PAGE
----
Each year, Pitt Business students focusing in accounting volunteer for the school’s Volunteer Income Tax Assistance (VITA) program. The IRS program offers free tax help to people with low-to-medium incomes, as well as the elderly, people with disabilities, and those with limited English fluency.
This year, the program took place virtually through a platform called Getyourrefund.org. This non-profit service built by Code for America, is in partnership with the IRS Certified VITA sites nationally and is United Way’s approved platform for the tax coalition.
Student volunteers included James Campbell, Tyler DeKorte, Chase Diehl, Joshua Gailey, Hannah Graybill, William Helenski, Jo Murao, Jonathan Nemtuda, Maia Perks, Annalise Stonecipher, and Benjamin Walters, who provided over 450 hours of service.
Accounting professor and faculty advisor for the school’s information professionals’ honor society, Beta Alpha Psi, Jocelyn Carlin served as site coordinator alongside site coordinator Ingrid Gomez-O’Toole.
By being virtual, the program was able to help beyond Pittsburgh and serve areas throughout the state, reaching out to other surrounding counties such as Harrisburg, Philadelphia, Greensburg, and Lancaster. However, there was still quite a learning curve to figuring out how to best serve the community on a new platform. While Carlin and Gomez-O’Toole could usually rely on training students in person, this year presented a challenge by having to train them virtually. To overcome that, students were paired with one of the advisors, who was just a phone call away to answer any questions that arose during the process.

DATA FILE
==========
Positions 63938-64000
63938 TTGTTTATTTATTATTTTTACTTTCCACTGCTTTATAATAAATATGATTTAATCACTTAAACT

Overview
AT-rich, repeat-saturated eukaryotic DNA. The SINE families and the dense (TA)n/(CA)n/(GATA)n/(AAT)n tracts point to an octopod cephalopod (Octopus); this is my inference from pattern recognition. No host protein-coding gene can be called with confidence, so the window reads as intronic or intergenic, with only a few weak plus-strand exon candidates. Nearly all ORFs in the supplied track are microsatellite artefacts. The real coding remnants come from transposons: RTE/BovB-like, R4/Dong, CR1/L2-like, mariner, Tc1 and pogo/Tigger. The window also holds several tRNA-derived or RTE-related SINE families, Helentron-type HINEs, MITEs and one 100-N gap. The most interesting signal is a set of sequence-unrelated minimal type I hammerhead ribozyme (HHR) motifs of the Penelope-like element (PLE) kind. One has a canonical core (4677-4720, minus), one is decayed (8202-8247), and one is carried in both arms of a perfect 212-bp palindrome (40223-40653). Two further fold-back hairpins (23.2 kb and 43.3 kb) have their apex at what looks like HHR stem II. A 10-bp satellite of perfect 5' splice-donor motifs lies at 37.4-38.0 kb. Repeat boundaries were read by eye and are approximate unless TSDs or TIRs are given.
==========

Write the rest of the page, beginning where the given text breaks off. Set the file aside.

“Part of the difficulty was that neither us nor the taxpayer knew we how this was going to work before the season,” says Carlin. “But on the other hand, we were able to process just as many tax returns and, because of the stimulus money, and people who didn’t get their stimulus money, we were able to get that for them and resolve all of those issues so they were made whole. As the tax season progressed, I know that people got their returns very quickly. The platforms worked exceptionally well.”
This is the program’s third year of operation. What began in a small corner of the Carnegie Library has now generated over hundreds of thousands of dollars in refunds. This year, the program was able to get back more than $360,000 in refunds to their taxpayers – over a $160,000 increase from last year’s total.